Proper 20 – 9/20/2020 – St. Paul’s
Now that we’ve been going through this mess for almost six months, certain areas have surfaced where – if this is all a big life test – we aren’t exactly getting an “A”. For those who follow Christ, there is one area in particular that deserves attention. It is giving into the temptation to turn inward, to give ourselves over to our emotions and felt needs in ways that aren’t spiritually healthy.
The apostle Paul is a helpful corrective here. If anyone knew what it meant to endure hardship, it was Paul. This is how he once described his life circumstances:
“I have… been in prison… been flogged… been exposed to death again and again. Five times I received… the forty lashes minus one. Three times I was beaten with rods, once I was stoned, three times I was shipwrecked, I spent a night and a day in the open sea, I have been constantly on the move. I have been in danger from rivers, in danger from bandits, in danger from my own countrymen… in danger in the country, in danger at sea… I have labored and toiled and have often gone without sleep; I have known hunger and thirst and have often gone without food; I have been cold and naked.” (II Cor. 11:23-27, NIV)
Yet when, once again, Paul was suffering – this time imprisoned in chains in Rome – he wrote these words in his letter to the Philippians just prior to today’s passage:
“And I want you to know, my dear brothers and sisters, that everything that has happened to me here has helped to spread the Good News. For everyone here, including the whole palace guard, knows that I am in chains because of Christ. And because of my imprisonment, most of the believers here have gained confidence and boldly speak God’s message without fear.” (Philippians 1:12-14, NLT)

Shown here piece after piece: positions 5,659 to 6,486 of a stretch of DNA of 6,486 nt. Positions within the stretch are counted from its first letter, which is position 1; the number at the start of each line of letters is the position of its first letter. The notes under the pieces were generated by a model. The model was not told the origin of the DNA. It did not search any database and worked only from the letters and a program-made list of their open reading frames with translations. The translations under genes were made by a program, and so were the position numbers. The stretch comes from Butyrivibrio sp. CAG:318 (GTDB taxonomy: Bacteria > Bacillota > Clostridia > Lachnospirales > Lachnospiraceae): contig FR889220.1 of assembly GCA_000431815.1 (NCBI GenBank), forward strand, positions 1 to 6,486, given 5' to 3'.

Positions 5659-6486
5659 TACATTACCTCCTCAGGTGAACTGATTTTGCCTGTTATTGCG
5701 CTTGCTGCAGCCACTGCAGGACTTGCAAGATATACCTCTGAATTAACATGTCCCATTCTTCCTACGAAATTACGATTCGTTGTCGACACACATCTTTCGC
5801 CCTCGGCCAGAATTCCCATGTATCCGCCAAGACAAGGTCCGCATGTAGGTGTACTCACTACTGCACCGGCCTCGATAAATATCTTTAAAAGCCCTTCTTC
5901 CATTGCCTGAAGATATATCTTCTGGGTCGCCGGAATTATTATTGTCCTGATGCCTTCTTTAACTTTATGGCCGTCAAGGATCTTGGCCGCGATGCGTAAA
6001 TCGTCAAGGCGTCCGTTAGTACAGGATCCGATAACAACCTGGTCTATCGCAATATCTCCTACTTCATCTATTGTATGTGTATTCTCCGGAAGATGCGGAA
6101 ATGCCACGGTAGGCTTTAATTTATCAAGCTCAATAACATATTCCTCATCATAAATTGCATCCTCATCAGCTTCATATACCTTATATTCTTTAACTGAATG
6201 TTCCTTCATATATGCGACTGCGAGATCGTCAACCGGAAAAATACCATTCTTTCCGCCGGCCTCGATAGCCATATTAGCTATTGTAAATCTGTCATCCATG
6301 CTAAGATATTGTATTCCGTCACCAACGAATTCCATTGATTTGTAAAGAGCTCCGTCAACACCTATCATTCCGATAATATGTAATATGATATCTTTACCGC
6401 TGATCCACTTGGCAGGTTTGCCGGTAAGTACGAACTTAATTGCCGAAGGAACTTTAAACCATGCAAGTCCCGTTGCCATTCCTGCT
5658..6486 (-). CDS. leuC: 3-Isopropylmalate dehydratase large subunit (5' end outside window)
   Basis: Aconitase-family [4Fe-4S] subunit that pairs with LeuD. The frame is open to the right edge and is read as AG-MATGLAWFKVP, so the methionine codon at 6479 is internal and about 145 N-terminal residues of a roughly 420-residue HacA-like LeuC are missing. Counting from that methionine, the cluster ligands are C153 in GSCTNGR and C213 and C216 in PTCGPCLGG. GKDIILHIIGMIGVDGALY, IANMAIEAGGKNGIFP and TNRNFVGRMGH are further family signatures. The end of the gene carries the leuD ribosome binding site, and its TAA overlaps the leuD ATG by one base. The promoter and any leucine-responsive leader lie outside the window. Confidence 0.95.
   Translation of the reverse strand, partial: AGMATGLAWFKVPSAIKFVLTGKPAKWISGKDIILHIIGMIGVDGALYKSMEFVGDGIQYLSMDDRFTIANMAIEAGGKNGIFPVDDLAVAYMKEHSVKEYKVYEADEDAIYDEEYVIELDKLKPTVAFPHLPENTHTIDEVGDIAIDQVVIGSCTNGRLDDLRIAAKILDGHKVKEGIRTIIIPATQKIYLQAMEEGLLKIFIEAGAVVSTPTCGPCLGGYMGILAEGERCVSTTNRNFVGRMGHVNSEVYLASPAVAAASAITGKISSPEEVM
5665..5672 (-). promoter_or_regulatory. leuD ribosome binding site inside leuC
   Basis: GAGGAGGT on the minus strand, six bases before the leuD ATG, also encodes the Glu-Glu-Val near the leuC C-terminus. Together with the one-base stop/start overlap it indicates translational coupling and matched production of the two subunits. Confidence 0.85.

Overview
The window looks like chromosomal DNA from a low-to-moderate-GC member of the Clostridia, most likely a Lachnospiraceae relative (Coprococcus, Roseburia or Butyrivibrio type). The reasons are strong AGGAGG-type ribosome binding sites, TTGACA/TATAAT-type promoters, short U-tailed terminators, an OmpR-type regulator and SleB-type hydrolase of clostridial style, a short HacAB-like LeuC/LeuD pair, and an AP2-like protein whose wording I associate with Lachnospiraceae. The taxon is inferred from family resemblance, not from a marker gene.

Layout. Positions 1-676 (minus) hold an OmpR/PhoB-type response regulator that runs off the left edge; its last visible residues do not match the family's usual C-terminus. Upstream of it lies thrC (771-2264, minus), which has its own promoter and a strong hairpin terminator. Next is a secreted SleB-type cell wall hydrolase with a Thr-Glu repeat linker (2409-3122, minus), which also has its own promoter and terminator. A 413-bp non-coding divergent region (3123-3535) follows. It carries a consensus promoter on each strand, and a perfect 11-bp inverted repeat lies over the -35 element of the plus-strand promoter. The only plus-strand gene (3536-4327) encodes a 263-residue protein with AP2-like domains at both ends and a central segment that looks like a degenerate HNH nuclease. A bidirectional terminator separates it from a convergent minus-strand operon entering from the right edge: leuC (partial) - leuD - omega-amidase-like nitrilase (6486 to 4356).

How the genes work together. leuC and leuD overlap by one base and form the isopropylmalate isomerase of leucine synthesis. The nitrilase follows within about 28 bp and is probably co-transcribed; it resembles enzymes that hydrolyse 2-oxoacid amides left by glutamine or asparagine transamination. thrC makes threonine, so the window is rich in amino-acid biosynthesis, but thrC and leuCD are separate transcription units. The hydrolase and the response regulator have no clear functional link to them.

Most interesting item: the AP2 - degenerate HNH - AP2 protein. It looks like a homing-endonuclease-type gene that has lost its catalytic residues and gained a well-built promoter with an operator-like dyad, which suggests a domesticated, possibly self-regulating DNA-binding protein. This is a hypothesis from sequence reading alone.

Paul was under military guard, which meant he was not simply imprisoned, but actually chained to a soldier. The guards selected to be chained to prisoners were the worst of the worst. Ignatius, a Christian of the 2nd century who wrote of his own imprisonment while on the way to execution, said he was chained night and day to men he could only call wild beasts… [who] become worse [even] when treated well.
So what did Paul post on his 1st-century Facebook page? How good what was happening to him was because it was helping advance the cause of Christ.
That was what he was thinking about.
You won’t find a single word about how awful prison was, how heavy and painful the chains were, whether he was cold, hungry or had been mistreated. He wrote nothing to elicit personal sympathy; nothing that would reflect a preoccupation with self.
This raises something few people ever think about. That during this Pandemic….maybe instead of asking, Why is this happening to me? Why aren’t things going the way I want them to go? Why am I stuck with kids working from home, having to wear a face mask, can’t go to the movies?, maybe the real question should be, What can all of this hold for my love for others, and my love for God?
In other words, we make it all about us. Paul’s attitude was, It’s not about me. He felt that what was happening was more about what God wanted to do through him than what was happening to him.